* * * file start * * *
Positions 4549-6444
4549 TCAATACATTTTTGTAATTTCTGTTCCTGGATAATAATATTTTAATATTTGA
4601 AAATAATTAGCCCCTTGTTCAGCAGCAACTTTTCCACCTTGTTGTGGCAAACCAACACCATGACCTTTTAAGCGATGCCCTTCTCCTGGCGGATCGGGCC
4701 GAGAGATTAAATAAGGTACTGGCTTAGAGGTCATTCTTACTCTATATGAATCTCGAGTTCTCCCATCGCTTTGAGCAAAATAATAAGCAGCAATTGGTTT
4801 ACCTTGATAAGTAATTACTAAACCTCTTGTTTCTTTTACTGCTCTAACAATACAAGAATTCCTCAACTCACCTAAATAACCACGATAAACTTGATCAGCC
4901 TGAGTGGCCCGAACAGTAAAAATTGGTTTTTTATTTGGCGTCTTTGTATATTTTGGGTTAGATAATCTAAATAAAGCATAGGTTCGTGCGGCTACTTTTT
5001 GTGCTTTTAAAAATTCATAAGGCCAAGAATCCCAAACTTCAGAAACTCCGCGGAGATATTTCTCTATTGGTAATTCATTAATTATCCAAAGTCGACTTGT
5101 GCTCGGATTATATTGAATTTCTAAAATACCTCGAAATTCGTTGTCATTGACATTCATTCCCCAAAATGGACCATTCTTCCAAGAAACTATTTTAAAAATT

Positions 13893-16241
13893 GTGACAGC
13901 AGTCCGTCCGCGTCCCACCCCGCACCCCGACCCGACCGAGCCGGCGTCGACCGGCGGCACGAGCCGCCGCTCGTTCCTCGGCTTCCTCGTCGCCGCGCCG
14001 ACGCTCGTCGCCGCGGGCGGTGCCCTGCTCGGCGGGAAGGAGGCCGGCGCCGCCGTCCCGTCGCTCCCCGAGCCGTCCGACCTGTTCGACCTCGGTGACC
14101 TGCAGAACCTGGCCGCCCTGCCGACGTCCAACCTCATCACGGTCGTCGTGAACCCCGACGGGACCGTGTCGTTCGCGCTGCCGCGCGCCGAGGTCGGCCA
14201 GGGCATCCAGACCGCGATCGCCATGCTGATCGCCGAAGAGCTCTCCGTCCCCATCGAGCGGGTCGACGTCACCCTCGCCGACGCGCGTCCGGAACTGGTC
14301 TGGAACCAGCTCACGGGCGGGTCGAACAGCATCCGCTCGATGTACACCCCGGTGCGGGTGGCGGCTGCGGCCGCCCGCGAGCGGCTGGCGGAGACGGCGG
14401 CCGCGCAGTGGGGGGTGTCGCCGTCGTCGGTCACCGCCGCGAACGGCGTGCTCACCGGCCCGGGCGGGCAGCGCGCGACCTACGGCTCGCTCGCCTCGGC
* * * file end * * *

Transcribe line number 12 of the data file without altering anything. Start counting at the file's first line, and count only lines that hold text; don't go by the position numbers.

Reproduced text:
14001 ACGCTCGTCGCCGCGGGCGGTGCCCTGCTCGGCGGGAAGGAGGCCGGCGCCGCCGTCCCGTCGCTCCCCGAGCCGTCCGACCTGTTCGACCTCGGTGACC